United States District Court, D. Utah
UNITED STATES OF AMERICA, ex rel. GERALD POLUKOFF, Plaintiff/Relator,
ST. MARK'S HOSPITAL; INTERMOUNTAIN HEALTHCARE, INC.; INTERMOUNTAIN MEDICAL CENTER; SHERMAN SORENSEN; and SORENSEN CARDIOVASCULAR GROUP; Defendants.
MEMORANDUM DECISION AND ORDER GRANTING MOTIONS TO
N. Parrish United States District Court Judge
the court are three motions to dismiss brought by (1)
Intermountain Healthcare, Inc. and Intermountain Medical
Center (collectively, IHC) [Docket 168]; (2) Doctor Sherman
Sorensen and the Sorensen Cardiovascular Group (collectively,
Dr. Sorensen) [Docket 172]; and (3) St. Mark's Hospital
[Docket 190]. The court GRANTS the motions and dismisses the
complaint with prejudice.
relator in this lawsuit, Doctor Gerald Polukoff, alleges in
his complaint that Doctor Sherman Sorenson performed
unnecessary medical procedures and then fraudulently billed
the federal government for some of these procedures. Dr.
Polukoff also alleges that two hospitals, IHC and St.
Mark's, fraudulently billed the government for costs
associated with these unnecessary procedures.
medical procedure at the heart of this case is a patent
foramen ovale (PFO) closure. The foramen ovale is a small
opening in the wall separating the two upper chambers of the
heart found in a fetus as it develops in the womb. In about
75% of the population, the opening closes soon after birth.
In the other 25% of the population, the opening never closes.
Except in rare cases, this condition is asymptomatic. But an
adult with a PFO has an increased risk of suffering a stroke
because blood clots that would otherwise have lodged in the
lungs during pulmonary circulation may instead leak through
the PFO, enter the systemic circulatory pathway, and lodge in
the brain. A PFO may be closed through a percutaneous
regarding the use of a PFO closure to prevent strokes have
varied over the past decade. In 2006, the American Heart
Association/American Stroke Association (AHA/ASA) issued
guidelines regarding the use of a PFO closure to decrease the
odds of a stroke. These guidelines stated that “PFO
closure may be considered for patients with recurring
cryptogenic stroke despite taking optimal medical
therapy.” [Docket 90, ¶ 83]. In 2011, the AHA/ASA
updated its recommendation, noting that “insufficient
data exists to make a recommendation about PFO closure in
patients with first stroke and PFO.” [Docket 90, ¶
84] ¶ 2014, the AHA/ASA updated its recommendations
again, noting that for “patients with a cryptogenic
ischemic stroke or TIA and PFO without evidence for deep vein
thrombosis (DVT) available data do not support a benefit for
PFO closure.” [Docket 90, ¶ 85]
has not issued a National Coverage Determination (NCD) for
PFO closures. [Docket 90, ¶ 91]. Thus Medicare has not
taken an official position on when it will or will not pay
for this procedure. Healthcare providers, however, must
submit a certification with any request for payment from
Medicare stating that “the services shown on this form
were medically indicated and necessary for the health of the
patient.” [Docket 90, ¶ 56] Furthermore, 42 U.S.C.
§ 1395y(a) provides that “no payment may be made .
. . for any expenses incurred for items or services . . .
which . . . are not reasonable and necessary for the
diagnosis or treatment of illness or injury or to improve the
functioning of a malformed body member.” Dr. Sorensen
performed PFO closures from December 2002 through December
2011. [Docket 90, ¶ 2]. He performed these procedures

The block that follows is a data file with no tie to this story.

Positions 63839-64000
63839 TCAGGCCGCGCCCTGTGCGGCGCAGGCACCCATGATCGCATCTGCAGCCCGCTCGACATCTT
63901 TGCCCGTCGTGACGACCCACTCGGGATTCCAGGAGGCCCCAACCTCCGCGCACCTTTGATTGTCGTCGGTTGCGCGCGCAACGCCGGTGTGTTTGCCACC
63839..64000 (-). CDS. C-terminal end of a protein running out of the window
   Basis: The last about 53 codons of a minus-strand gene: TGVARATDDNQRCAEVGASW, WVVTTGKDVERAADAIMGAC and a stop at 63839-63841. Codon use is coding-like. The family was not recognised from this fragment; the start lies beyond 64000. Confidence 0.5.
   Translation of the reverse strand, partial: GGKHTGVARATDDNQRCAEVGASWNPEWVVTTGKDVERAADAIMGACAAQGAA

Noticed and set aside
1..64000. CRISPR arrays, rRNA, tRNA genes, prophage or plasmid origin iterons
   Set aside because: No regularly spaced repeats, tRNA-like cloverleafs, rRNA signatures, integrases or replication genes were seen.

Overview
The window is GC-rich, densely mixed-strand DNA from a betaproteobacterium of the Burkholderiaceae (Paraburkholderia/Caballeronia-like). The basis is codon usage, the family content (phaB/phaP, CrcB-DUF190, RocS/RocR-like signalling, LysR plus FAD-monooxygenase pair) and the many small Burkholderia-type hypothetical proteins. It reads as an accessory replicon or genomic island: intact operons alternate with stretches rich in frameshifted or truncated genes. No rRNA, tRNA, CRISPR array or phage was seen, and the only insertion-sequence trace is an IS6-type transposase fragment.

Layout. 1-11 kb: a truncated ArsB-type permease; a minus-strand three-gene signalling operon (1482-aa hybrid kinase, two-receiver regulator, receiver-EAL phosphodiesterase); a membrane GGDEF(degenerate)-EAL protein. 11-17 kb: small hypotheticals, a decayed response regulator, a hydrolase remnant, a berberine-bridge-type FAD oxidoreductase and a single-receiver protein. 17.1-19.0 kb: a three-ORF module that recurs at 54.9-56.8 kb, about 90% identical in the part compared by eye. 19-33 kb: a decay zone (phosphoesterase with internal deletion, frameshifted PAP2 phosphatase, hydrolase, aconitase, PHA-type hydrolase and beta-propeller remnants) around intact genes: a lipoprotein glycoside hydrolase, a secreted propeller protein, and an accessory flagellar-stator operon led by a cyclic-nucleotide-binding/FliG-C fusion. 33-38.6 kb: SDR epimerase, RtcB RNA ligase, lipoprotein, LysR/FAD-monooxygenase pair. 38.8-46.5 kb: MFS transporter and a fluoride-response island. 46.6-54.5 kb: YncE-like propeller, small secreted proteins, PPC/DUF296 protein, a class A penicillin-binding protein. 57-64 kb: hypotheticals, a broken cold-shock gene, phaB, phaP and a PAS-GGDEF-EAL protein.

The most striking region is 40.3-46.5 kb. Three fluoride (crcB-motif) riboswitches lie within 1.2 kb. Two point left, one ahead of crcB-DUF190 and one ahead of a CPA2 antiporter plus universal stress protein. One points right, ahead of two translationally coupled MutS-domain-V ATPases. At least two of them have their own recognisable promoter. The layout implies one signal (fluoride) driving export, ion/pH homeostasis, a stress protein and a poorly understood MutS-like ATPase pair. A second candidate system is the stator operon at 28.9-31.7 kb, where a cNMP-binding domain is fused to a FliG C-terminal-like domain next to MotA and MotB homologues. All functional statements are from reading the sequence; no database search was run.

with much greater frequency than other physicians throughout
the country. [Docket 90, ¶¶ 3, 93]. Part of the
reason that Dr. Sorensen performed more PFO closures than
other doctors is that he believed that it was best for the
patient not to wait until he or she suffered one or two
strokes before performing the procedure. [Docket 90,
¶¶ 123, 145]. Thus, Dr. Sorensen would perform PFO
closures as a preventative measure for patients who had not
yet suffered a stroke, but who had an elevated risk of a
stroke. [Docket 90, ¶¶ 123, 145]. Dr. Sorensen also
performed PFO closures to treat chronic migraines. [Docket
90, ¶¶ 137, 144].
March 30, 2011, IHC adopted internal guidelines for PFO
closures. [Docket 90, ¶ 87]. These guidelines stated
that a PFO closure may be considered for “patients with
a single well-documented significant stroke or systemic
emboli in a high risk patient who has been comprehensively
evaluated for alternative cause of embolic stroke.”
[Docket 90, ¶ 88]. The IHC guidelines required an
independent neurology consult or other tests to confirm
either the occurrence of a stroke or an embolism before
performing a PFO closure. [Docket 90, ¶ 88]. The
guidelines also provided that the procedure may only be
performed to treat migraines in a clinical trial setting.
[Docket 90, ¶ 90].
11, 2011, IHC suspended Dr. Sorensen's medical privileges
for 14 days because he had performed PFO closures that did
not conform to IHC's internal policies. [Docket 90,
¶¶ 115, 117, 119-21]. After returning from his
suspension, Dr. Sorensen again performed PFO closures that
did not comply with IHC's guidelines. [Docket 90, ¶
122] In September, 2011, IHC initiated a procedural process
to permanently suspend Dr. Sorensen's medical privileges.
IHC and Dr. Sorensen entered into a settlement agreement, but
soon thereafter, IHC notified Dr. Sorensen that he was in
violation of the agreement. After IHC threatened to suspend
him and report him to the National Practitioner Database, Dr.
Sorensen resigned from IHC. [Docket 90, ¶ 122].
Thereafter, Dr. Sorensen performed PFO closures exclusively
at St. Mark's until he retired in December, 2011.
Polukoff began working with Dr. Sorensen's practice on
August 17, 2011, shortly before Dr. Sorensen resigned his
privileges at IHC. [Docket 90, ¶ 123]. Dr. Polukoff
worked with Dr. Sorensen for about four months until Dr.
Sorensen retired in December 2011. Dr. Polukoff observed Dr.